The sensitivity and spectral resolution limits of our apparatus were determined from measurements on deionized water. Figure 2B shows results of the sensitivity measurements. An ac magnetic field, with a calibrated amplitude of 2.5 nT (see section SX), was detuned slightly from fref and detected using the NV NMR pulse sequence. The resulting signal provides a calibrated conversion between field amplitude (in nT) and processed photodetector signal amplitude (in μV). The NV NMR signal from prepolarized water was then recorded under identical conditions. The Fourier transform of the water signal reveals an amplitude of 1.21 nT. Finite-element magnetostatic modeling predicts that a proton polarization of 4 × 10−6 would produce this signal strength (section SXII). This signifies that ∼80% of the maximum thermal polarization generated in the Halbach array (5.1 × 10−6 for 1.5 T at 300 K) is retained. The standard deviation (SD) of points near the resonance peak (inset of Fig. 2B) reveals a magnetic noise of 0.10 nT s1/2. This corresponds to a concentration sensitivity of 27 M s1/2 for SNR = 3. Between experiments, the concentration sensitivity varied by ∼50% depending on the fluorescence level, contrast, and NV coherence time of the diamond illumination region.

To optimize the spectral resolution, the gradient compensation coils (31) were adjusted until no perceptible decrease in NV NMR linewidth was observed. Figure 2C shows an NV-detected water NMR spectrum with one of the narrowest linewidths obtained. A Gaussian fit reveals a full width at half maximum of 0.65 ± 0.05 Hz. While this is a substantial improvement over previous studies, it is broader than the expected natural linewidth of water under our experimental conditions, ∼0.1 Hz (32). We attribute the discrepancy to residual temporal instability in B0 (section SIV).

To showcase the capabilities of our NV NMR spectrometer, we obtained proton NMR spectra of different fluid analytes. Figure 3A shows the time and frequency domain signals of water. The SNR is sufficient to resolve the decay in the envelope of the proton magnetization, from which we infer a spin dephasing time T2*0.5 s, consistent with the sub-hertz linewidths observed in the frequency domain.

Fig. 3 1D NMR.

Time-domain (left) and frequency-domain (right) NV NMR signals for (A) water, (B) trimethyl phosphate (TMP), and (C) 1,4-difluorobenzene (DFB). Signals were averaged over ∼103 traces for a total acquisition of ∼1 hour. A ∼1-kHz-bandwidth bandpass filter is applied to the time-domain data for better visualization. The frequency-domain spectra show the imaginary component of the Fourier transform. Each spectrum is fit with Gaussian functions (black lines). For TMP, we constrain the widths of both lines to be equal with a 1:1 amplitude ratio and find JHP = 11.04 ± 0.06 Hz. For DFB, we constrain the widths of all three lines to be equal with a 1:2:1 amplitude ratio and find JHF¯=6.09±0.05 Hz.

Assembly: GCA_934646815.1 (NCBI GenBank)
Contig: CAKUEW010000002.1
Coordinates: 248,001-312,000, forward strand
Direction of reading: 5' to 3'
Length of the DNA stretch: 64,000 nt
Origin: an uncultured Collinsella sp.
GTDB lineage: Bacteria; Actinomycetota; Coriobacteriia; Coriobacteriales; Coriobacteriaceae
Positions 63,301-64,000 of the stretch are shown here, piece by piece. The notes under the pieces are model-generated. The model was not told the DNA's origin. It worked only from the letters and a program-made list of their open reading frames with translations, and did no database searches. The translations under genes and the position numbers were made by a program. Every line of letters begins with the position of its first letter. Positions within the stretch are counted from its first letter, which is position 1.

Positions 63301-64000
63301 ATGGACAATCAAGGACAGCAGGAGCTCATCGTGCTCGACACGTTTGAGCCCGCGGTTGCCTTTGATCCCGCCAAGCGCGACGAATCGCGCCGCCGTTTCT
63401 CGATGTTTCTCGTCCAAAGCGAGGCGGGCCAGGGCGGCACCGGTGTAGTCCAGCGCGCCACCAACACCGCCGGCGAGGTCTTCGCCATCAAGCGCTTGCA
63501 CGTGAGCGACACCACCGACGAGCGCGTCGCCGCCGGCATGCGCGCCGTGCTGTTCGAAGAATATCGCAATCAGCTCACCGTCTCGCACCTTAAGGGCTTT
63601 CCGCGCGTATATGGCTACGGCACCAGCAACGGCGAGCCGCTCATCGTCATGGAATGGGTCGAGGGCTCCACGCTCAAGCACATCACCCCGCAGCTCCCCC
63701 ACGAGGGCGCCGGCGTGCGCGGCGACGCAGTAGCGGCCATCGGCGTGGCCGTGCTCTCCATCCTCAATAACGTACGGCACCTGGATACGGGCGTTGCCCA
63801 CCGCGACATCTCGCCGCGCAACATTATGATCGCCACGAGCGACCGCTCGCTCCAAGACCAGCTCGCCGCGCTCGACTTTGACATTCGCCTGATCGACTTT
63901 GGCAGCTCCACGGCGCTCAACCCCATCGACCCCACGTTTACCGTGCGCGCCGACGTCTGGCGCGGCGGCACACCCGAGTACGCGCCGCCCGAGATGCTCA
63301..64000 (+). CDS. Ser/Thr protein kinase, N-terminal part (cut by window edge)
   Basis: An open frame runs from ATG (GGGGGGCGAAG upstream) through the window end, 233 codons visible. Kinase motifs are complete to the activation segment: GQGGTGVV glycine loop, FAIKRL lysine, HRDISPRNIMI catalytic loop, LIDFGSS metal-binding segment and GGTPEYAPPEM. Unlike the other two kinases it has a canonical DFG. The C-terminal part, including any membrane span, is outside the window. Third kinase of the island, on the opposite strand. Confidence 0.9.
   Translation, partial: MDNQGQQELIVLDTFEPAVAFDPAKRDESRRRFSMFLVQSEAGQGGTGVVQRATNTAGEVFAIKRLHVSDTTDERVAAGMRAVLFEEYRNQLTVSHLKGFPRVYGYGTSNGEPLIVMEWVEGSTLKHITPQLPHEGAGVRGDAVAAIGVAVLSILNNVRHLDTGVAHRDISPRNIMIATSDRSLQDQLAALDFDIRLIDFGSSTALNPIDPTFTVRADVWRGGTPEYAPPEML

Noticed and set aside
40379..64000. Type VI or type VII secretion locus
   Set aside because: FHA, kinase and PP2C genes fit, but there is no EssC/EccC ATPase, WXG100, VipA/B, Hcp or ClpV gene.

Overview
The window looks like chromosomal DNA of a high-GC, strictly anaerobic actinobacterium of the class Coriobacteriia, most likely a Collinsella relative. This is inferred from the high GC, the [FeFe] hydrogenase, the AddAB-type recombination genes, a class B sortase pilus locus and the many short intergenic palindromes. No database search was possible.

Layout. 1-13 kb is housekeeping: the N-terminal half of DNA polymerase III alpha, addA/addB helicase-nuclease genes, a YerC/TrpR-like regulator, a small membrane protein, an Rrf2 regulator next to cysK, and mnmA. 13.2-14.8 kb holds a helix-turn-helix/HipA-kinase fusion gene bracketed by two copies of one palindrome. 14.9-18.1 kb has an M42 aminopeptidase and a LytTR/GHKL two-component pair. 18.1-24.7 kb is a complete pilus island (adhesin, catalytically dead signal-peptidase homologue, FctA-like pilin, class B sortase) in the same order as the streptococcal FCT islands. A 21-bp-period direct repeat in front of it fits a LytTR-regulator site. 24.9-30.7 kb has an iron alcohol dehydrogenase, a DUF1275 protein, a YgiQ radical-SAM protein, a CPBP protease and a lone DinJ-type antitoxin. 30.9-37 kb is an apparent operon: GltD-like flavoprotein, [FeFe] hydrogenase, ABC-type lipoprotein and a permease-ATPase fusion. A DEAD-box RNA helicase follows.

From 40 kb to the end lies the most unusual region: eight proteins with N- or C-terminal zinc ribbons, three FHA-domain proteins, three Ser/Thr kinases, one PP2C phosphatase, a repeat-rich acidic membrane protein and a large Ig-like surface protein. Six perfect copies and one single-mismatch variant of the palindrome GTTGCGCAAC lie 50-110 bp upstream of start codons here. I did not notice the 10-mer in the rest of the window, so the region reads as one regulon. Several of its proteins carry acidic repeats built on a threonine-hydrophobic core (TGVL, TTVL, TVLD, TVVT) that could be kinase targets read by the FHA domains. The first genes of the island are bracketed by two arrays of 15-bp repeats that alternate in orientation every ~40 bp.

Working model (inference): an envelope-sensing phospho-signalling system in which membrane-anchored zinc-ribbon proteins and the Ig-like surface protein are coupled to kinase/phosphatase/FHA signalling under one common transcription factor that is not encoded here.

Figure 3B shows the NV NMR spectrum for trimethyl phosphate (TMP). The characteristic beats in the time domain and spectral splitting in the frequency domain are signatures of J-coupling. These splittings arise due to terms in the nuclear spin Hamiltonian of the form J12I1·I2, where I1 and I2 are the spin angular momenta of different nuclei. At B0 = 13 mT, couplings between spins of different isotopes (“heteronuclear” J-coupling) lead to well-defined splittings in the NMR spectra, whereas homonuclear J splittings are not resolved (33). The splitting (11.04 ± 0.06 Hz) in the TMP spectrum corresponds to the known heteronuclear J-coupling between the 31P nuclear spin and each of the equivalent 1H spins (34).

Figure 3C shows the NV NMR spectrum for 1,4-difluorobenzene (DFB). In DFB (inset), each proton is coupled to the nearest 19F atom with JHFm=7.6 Hz and the further 19F atom with JHFo=4.6 Hz (35). The spectrum exhibits an average of the two splittings, JHF¯=6.09±0.05 Hz, with a 1:2:1 amplitude ratio, consistent with previous reports (35, 36).

Having established the ability to detect NMR spectra with sub-hertz resolution and high SNR, we next used our platform to perform 2D COSY NMR spectroscopy. Multidimensional NMR spectroscopy enables the determination of nuclear interactions within complex structures, even in cases where the corresponding 1D spectra are complicated or have ambiguous interpretation. It is widely used in applications ranging from metabolomics to protein structure identification (37, 38).